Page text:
But also, here, I delegate tasks based on the information that I got during the morning routine and collecting all of the pressing matters. 

Here’s an important thing:

In these meetings, we usually highlight the problems. We don’t discuss them directly here. 

Two minutes rule comes into play again:

If we can’t resolve the problem in two minutes at the meeting, we move it to the time after the meeting. We spend these two minutes identifying the best next step.

Here’s a nice thing:

During this meeting, one team member said it would be good to have a drink together somewhere during the week. 

Well, why not? It’s a great idea!

So we agreed to do that, right in the office after work on Thursday. 

Time Slot for the Most Pressing Metter

Right after the sync-up meeting, there’s a dedicated 30-minutes time slot of free space.

Here we discuss major problems that we highlighted during the sync-up. We do it in smaller groups. 

So, for example:

  • One team member had to discuss some requirements with our business analyst. 
  • Another team member needed to clarify how to test new functionality with a QA engineer. 
  • I created an event for the small drinking party that we agreed to have. 

As you see, sometimes issues on a project are pretty trivial. 

My Deep Work Slot (1-1.5 hours)

After morning meetings with the team, I have a block of time for about an hour or an hour and a half to do some deep work. 

Usually, I dedicate this period to some vital project management work that I need to do. Therefore, I shouldn’t be interrupted. 

Let me walk you through. 

I usually write some difficult emails or create reports, proposals, or update the project’s documentation. 

I put my headphones on, turn off email, skype, and other distractions. I even “disconnect” from the team.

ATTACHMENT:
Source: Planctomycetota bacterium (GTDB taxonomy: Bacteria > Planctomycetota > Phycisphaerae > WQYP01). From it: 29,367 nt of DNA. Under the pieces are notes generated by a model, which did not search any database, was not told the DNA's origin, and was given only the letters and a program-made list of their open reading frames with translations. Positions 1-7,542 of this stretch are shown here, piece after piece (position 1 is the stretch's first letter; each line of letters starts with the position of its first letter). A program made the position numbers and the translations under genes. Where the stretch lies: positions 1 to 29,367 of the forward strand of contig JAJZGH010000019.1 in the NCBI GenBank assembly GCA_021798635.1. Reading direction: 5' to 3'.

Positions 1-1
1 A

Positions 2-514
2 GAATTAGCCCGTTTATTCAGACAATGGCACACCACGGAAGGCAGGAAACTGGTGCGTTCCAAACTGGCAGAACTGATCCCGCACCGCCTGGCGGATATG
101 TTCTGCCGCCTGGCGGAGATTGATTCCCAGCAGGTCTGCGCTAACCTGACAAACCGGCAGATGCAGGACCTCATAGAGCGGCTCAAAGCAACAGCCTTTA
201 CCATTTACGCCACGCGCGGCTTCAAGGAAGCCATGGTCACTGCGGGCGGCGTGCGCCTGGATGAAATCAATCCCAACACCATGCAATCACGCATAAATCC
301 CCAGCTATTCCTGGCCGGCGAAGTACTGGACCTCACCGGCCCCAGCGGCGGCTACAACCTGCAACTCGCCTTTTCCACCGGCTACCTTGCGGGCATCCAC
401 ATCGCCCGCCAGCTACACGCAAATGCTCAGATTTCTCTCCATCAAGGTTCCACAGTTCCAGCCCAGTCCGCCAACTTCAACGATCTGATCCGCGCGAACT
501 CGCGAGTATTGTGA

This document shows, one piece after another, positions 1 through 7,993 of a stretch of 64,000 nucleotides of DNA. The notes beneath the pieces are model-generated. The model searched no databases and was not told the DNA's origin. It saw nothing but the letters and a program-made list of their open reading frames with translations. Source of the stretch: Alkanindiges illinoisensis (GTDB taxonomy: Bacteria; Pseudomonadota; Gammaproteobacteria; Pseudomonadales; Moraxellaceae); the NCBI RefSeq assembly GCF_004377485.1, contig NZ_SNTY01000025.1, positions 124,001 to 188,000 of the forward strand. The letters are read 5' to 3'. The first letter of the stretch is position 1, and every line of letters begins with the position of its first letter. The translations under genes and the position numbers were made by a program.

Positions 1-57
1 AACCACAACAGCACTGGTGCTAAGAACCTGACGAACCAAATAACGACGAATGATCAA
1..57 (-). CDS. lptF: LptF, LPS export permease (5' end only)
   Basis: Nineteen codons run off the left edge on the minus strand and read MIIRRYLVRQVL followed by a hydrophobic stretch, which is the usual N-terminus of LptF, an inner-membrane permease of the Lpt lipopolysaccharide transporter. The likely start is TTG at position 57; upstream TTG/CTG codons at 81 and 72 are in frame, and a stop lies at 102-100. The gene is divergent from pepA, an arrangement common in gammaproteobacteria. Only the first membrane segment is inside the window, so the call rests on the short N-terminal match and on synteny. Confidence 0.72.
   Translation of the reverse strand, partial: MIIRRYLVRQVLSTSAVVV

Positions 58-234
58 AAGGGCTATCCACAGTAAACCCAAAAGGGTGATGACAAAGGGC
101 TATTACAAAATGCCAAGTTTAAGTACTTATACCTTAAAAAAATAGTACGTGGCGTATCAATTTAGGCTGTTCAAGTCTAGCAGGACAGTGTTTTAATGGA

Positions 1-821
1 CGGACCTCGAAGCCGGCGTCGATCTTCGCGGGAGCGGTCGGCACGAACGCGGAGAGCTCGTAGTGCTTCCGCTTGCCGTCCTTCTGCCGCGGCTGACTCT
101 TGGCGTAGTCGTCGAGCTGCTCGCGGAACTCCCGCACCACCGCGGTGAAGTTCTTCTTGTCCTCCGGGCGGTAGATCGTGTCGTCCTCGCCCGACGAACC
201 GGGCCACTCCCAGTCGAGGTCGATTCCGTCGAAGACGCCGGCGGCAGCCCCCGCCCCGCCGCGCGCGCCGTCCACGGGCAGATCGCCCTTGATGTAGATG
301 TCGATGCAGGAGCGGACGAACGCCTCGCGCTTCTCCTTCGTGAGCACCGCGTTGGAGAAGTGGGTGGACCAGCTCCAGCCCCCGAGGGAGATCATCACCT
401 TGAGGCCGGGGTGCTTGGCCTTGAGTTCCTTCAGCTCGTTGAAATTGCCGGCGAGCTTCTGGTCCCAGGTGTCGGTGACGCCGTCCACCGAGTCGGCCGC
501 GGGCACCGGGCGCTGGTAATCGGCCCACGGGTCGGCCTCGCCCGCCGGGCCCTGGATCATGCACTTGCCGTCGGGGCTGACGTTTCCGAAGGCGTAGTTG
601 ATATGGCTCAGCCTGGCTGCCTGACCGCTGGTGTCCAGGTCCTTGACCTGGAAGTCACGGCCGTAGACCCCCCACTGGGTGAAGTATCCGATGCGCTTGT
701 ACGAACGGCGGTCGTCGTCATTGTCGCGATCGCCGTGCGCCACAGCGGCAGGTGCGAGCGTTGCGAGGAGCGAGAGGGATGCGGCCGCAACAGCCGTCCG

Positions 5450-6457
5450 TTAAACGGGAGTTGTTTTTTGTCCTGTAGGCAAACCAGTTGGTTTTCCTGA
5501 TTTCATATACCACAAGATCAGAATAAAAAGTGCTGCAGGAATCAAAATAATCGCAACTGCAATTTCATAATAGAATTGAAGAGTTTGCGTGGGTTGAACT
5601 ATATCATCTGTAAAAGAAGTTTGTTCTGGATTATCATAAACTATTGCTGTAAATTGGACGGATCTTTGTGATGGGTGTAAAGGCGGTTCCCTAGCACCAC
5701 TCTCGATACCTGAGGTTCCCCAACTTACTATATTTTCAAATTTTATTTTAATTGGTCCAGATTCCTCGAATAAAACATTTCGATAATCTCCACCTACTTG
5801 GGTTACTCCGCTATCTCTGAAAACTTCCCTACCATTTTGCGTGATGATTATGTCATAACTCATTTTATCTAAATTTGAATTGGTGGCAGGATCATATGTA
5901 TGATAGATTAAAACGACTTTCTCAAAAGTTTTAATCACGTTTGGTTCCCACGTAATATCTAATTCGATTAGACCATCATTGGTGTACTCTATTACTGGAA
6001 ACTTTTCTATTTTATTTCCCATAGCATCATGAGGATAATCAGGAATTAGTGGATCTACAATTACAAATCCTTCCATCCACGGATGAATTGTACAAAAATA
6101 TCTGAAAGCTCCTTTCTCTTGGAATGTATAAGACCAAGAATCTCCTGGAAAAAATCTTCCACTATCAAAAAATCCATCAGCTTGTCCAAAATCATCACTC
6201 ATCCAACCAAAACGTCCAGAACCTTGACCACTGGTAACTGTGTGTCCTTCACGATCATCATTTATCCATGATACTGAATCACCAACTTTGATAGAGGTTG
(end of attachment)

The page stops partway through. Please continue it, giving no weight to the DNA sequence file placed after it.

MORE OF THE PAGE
What was the catch today?

I decided that to take a piece of the project work 🙁 (not project management). 

It was a bad idea. You’ll learn why in the stories for the next few days. Keep on reading. 

I want to test functionality where the application upgrades to the latest version.

So why did I choose to do this work myself rather than delegating it to other team members? 

First of all, everyone is busy right now with top priority tasks. And I want to check it as soon as possible.

Second, it requires efficient direct communication with the DevOps team. And with my authority as a project manager, I get responses much quicker. 

So I tested the upgrade, it didn’t work. 

I had to write an email to the DevOps team. Shortly, they called me for a meeting to clarify the problem.

After that, they made some changes, and I retested. But it didn’t work again. 

So, they wrote me that they need more time to investigate the problem. 

That’s fine because my time was running out for these activities. 

Now, this is important… 

During all this time, I wasn’t multitasking much. 

There were some questions and answers from the team, but I stayed focused to finish the task to the end. 

Yes, it didn’t happen, but I did everything I could to resolve it right at this point. 

Daily Team Building Effort

During the day, I usually dedicate some time to ongoing team-building activities.